Dr. Laquita Blockson studies Black women entrepreneurs and doesn’t disagree. But she says regardless of race, the majority of small businesses have 15 or fewer employees and many are sole-proprietorships or partnerships.

“We have a number of African-American women we interviewed who have multimillion dollar firms. Some employ 100 people,” says Blockson, an assistant professor of business ethics and entrepreneurship at the College of Charleston in South Carolina.

“They want to grow their firms but don’t want to compromise the reason they founded them – to be able to serve as a role model for their communities, maintain a work-life balance with their families, and pursue an avenue that allows them to express their passion,” Blockson adds.

It wasn’t always easy for Breuer, who says the first four years of her yoga business were tough, especially since yoga was much less popular than it is today.

“Just getting my name out and finding work was hard – like any new business you just have to get known,” recalls Breuer. 

Breuer eventually learned ways to better market her business, including making optimal use of word of mouth. “Marketing, workshops, putting up a website, and many other things allowed me to get my name out,” she says.

 “No one should try to start their own business unless they have a lot of energy and a lot of passion. That’s what keeps me going,” says Breuer. “I really enjoy teaching yoga and training others to teach it.”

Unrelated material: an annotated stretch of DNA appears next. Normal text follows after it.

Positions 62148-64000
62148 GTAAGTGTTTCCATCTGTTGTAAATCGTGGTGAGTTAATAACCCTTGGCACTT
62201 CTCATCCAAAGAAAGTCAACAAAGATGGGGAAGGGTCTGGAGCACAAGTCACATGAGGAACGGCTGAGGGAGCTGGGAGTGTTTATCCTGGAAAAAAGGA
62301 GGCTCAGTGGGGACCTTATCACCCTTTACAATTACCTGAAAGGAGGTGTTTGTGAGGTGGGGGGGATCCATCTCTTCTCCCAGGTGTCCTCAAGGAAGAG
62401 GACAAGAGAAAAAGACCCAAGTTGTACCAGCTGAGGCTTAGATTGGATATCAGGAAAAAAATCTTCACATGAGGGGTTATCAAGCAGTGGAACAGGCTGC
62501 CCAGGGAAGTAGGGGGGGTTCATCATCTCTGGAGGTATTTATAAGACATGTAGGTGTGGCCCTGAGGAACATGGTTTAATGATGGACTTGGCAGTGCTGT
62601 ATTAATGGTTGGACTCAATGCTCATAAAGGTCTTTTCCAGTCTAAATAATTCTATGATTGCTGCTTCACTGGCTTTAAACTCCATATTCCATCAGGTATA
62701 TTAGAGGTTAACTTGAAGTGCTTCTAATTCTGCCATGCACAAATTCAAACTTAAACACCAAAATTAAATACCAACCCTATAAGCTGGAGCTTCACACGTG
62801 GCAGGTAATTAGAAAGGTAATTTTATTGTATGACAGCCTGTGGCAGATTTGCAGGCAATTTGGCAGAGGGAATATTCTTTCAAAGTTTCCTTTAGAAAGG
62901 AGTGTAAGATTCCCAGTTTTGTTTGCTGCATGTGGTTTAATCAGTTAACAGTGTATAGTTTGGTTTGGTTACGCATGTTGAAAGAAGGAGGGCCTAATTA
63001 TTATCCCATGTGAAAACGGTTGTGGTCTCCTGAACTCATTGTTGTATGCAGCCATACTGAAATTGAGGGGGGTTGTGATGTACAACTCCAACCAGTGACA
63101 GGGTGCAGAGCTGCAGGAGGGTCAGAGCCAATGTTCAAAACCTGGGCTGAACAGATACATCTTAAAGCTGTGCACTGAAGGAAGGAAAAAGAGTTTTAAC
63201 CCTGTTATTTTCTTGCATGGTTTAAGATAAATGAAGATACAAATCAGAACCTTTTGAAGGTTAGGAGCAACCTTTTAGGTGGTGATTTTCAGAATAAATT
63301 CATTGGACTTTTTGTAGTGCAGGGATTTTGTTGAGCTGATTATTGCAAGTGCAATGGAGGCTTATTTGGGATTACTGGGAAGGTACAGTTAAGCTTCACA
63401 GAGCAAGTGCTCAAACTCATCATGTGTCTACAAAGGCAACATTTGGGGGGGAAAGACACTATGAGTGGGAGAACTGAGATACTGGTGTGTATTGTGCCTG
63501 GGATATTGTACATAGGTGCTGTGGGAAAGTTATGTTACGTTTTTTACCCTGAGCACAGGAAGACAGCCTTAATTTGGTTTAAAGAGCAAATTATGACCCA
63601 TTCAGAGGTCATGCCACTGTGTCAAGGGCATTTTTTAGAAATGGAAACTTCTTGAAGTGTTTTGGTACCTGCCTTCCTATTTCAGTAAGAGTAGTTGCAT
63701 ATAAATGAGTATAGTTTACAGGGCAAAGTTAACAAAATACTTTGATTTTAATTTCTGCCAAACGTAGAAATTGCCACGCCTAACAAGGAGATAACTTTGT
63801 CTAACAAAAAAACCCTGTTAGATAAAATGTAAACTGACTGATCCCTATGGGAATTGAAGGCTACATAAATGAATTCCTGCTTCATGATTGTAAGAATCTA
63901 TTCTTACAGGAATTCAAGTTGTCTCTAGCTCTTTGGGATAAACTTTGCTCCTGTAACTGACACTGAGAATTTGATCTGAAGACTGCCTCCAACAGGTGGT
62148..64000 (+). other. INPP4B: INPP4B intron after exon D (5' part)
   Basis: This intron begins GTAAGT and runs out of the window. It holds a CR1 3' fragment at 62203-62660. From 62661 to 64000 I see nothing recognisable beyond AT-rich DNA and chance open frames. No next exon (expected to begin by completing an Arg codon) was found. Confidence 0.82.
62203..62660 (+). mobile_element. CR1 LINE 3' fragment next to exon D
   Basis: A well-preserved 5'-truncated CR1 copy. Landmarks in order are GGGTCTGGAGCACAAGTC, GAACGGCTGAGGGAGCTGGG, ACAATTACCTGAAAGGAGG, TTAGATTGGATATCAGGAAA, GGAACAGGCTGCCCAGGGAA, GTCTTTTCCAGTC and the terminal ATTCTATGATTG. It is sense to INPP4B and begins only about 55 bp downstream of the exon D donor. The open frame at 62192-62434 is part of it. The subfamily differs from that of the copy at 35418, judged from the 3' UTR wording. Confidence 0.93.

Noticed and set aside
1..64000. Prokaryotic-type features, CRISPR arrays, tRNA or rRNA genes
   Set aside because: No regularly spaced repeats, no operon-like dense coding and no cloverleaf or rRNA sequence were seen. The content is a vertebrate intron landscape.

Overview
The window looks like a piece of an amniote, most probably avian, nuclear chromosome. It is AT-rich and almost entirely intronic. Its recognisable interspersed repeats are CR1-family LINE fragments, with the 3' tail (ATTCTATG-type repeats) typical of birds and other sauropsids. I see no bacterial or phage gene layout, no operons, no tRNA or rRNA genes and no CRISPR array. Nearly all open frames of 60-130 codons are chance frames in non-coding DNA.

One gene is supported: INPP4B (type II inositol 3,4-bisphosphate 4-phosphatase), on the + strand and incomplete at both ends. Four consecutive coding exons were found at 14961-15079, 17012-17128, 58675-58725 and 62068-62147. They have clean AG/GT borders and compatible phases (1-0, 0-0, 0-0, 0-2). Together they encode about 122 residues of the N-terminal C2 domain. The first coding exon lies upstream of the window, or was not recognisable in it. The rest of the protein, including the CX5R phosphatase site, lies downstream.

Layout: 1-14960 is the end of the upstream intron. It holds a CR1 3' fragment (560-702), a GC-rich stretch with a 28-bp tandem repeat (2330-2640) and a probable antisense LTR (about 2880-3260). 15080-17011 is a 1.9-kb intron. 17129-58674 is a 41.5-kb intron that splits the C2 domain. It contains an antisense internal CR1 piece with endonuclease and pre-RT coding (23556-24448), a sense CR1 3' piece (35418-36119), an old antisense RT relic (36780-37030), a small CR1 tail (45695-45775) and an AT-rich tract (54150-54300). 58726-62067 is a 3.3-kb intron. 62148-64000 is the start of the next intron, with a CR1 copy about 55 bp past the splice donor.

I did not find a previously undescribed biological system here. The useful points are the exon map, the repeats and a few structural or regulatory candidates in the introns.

Though there are increasing numbers of minority women starting their own businesses, institutional support is still lacking, Blockson says. “Very few if any systemic outreach or curricular programs exist that speak to women of color entrepreneurship and we’re trying to change that,” adds Blockson, who teaches women of color how to grow their businesses.

Some colleges and universities work in collaboration with small business centers, Blockson says. “But most of these centers provide more general resources and don’t speak specifically to women or minorities or minority women,” she continues. “The only distinctions you may see that speak to minority women is if the small business center is in a community that represents that population.”

Breuer says she wishes she had known about small business centers and other avenues for support when she began her business. “If I started over I would have availed myself of those places for support as well as retired executive groups and business bureaus that offer services too,” she says. “I would have used those earlier. I would say to anyone starting out – join professional organizations, get certified in what you’re doing and network like crazy.”

Firms owned by women of color are growing three times faster than all U.S. firms

GROUP

COMPANIES OWNED

EMPLOYEES

REVENUE

 

Latinas

747,108

430,000

$62 billion

 

African-American

734,664

281,055

$32 billion

Asian-American

627,837

898,240

$128 billion

                                                                  

                  

Editor’s Note: This is the second of a two-part series. To read the first installment on how minorities have higher rates of entrepreneurship than Whites, click here.